It's a chupacabra! No, It's something else...
FRANKFORT, KY (KOLD) - It's a creature of legend, said to suck the blood from goats: the elusive chupacabra. Millions around the world have been mesmerized by stories of sightings in New Mexico and Texas... and now Kentucky.
Animal experts say a hairless animal found there last month is not the creature of lore but a hairless raccoon. Still, it's fascinating biologists.
"Well, it's something strange so I'm going to get my rifle and shoot it," said Mark Cothern upon finding the creature.
When a Louisville TV station reported on the find, it went viral, spreading to news organizations around the world.
"It's kind of exploded, and everybody's on Facebook, exchanging pictures. It's pretty interesting."
"It is no doubt a hideous creature," says wildlife biologist Steve Dobey. "There's just no way around it. It's not very attractive and without that fur... that fur absent, it gives it a whole new appearance as to what it is."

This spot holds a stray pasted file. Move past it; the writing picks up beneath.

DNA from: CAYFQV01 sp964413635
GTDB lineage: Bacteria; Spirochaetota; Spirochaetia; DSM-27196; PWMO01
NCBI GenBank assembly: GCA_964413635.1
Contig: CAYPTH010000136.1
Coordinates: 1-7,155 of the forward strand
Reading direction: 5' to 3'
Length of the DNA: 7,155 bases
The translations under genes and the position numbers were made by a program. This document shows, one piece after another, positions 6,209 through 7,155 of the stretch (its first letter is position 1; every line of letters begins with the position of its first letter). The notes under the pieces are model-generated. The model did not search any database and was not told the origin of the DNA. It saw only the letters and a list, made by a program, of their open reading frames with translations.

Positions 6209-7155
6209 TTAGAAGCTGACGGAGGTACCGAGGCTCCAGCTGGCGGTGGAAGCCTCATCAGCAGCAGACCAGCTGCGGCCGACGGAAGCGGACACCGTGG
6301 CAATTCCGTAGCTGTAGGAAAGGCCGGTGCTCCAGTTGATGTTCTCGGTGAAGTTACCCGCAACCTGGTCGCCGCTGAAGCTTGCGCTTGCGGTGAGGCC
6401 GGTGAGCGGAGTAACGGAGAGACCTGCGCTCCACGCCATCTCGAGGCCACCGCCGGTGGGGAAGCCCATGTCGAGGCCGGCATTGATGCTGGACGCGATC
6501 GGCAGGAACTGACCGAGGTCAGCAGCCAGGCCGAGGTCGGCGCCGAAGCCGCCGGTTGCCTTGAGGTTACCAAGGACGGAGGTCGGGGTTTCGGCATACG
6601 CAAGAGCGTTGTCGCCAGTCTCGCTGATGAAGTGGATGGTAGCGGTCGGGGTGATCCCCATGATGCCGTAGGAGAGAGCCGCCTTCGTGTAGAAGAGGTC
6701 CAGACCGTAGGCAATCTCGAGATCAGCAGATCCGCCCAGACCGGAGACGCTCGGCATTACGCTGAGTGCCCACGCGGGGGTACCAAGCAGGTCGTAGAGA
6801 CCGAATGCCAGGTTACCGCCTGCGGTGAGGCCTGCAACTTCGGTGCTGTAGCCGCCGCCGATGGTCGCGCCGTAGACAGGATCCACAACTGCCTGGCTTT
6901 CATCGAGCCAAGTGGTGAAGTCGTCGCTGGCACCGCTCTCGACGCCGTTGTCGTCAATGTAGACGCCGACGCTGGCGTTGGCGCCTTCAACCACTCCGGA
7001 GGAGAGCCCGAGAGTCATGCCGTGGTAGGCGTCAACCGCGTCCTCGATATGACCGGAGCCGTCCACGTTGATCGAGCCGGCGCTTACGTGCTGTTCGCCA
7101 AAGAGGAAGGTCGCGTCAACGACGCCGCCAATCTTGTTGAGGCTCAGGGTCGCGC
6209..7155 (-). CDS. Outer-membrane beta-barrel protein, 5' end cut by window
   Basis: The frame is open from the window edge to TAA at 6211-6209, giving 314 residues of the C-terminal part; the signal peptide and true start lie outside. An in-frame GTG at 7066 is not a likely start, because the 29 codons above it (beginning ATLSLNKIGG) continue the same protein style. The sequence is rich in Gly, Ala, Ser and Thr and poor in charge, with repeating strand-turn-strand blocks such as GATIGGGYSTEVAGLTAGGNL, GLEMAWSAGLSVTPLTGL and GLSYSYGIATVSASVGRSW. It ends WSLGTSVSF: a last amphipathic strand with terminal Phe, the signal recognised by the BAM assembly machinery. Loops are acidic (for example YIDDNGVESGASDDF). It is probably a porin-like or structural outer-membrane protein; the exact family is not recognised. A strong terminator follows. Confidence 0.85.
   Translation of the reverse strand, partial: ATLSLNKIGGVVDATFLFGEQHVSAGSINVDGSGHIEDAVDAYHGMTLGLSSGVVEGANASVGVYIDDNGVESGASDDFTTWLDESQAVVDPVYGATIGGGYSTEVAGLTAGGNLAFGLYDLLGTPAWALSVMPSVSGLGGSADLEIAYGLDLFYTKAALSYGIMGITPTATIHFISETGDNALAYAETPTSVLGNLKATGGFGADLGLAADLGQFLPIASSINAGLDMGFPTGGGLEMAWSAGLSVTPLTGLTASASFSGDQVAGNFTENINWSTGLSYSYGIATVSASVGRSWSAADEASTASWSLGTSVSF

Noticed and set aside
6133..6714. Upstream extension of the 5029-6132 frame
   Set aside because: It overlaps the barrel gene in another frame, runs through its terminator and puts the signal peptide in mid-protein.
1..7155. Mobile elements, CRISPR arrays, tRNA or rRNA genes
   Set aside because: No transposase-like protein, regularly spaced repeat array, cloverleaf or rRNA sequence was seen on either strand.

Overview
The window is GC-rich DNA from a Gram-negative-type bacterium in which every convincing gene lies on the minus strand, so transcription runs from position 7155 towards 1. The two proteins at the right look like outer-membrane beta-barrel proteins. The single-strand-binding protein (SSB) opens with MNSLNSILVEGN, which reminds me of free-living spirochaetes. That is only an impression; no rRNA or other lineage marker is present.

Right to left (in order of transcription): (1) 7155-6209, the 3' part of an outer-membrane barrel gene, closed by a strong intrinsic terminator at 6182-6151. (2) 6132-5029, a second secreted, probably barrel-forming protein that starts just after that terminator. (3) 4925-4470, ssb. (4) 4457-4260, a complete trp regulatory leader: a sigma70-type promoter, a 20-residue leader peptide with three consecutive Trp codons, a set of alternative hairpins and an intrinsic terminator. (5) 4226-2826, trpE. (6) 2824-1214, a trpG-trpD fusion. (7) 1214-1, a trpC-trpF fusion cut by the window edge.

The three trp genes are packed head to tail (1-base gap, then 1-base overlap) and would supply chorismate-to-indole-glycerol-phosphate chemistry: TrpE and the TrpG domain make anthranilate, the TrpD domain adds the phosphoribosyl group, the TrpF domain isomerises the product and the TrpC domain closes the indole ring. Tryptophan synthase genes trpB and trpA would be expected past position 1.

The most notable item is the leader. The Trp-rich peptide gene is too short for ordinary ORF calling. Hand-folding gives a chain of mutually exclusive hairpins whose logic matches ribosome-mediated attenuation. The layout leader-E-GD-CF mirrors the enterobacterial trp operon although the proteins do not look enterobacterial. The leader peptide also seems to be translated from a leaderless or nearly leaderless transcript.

But the origin of the mystery animal is now revealed thanks to biologists at the Kentucky Department of Fish and Wildlife.
"The anatomical features of it, the skeletal features, the general appearances, particularly in this instance the paws, it gives it away. That it is in fact a raccoon."
They've seen this strange creature before. In 2007, this animal was caged while it was still living and brought to their attention. The similarities are obvious. But state fish and wildlife biologists are still very interested in studying this animal for an entirely different reason.
"Not to determine the species. We know it's a raccoon, But to determine what the cause of this is. It's likely some form of obvious hair loss."
Other chupacabra sightings in the west have mainly been coyotes with mange. But it's a mystery why these hairless creatures are turning up more often. A biologist has collected skin samples to further studies on the animal.
Biologists say there are many reasons a raccoon might lose its hair or be born without it, including disease, shock or a genetic disorder.
Because of all the worldwide attention, Cothern is taking the animal to a taxidermist to mount it.
"It's kind of been fun, actually," says Cothern. "It's a little mystery in your day."
Ann Bowdan of WLKY contributed to this report.
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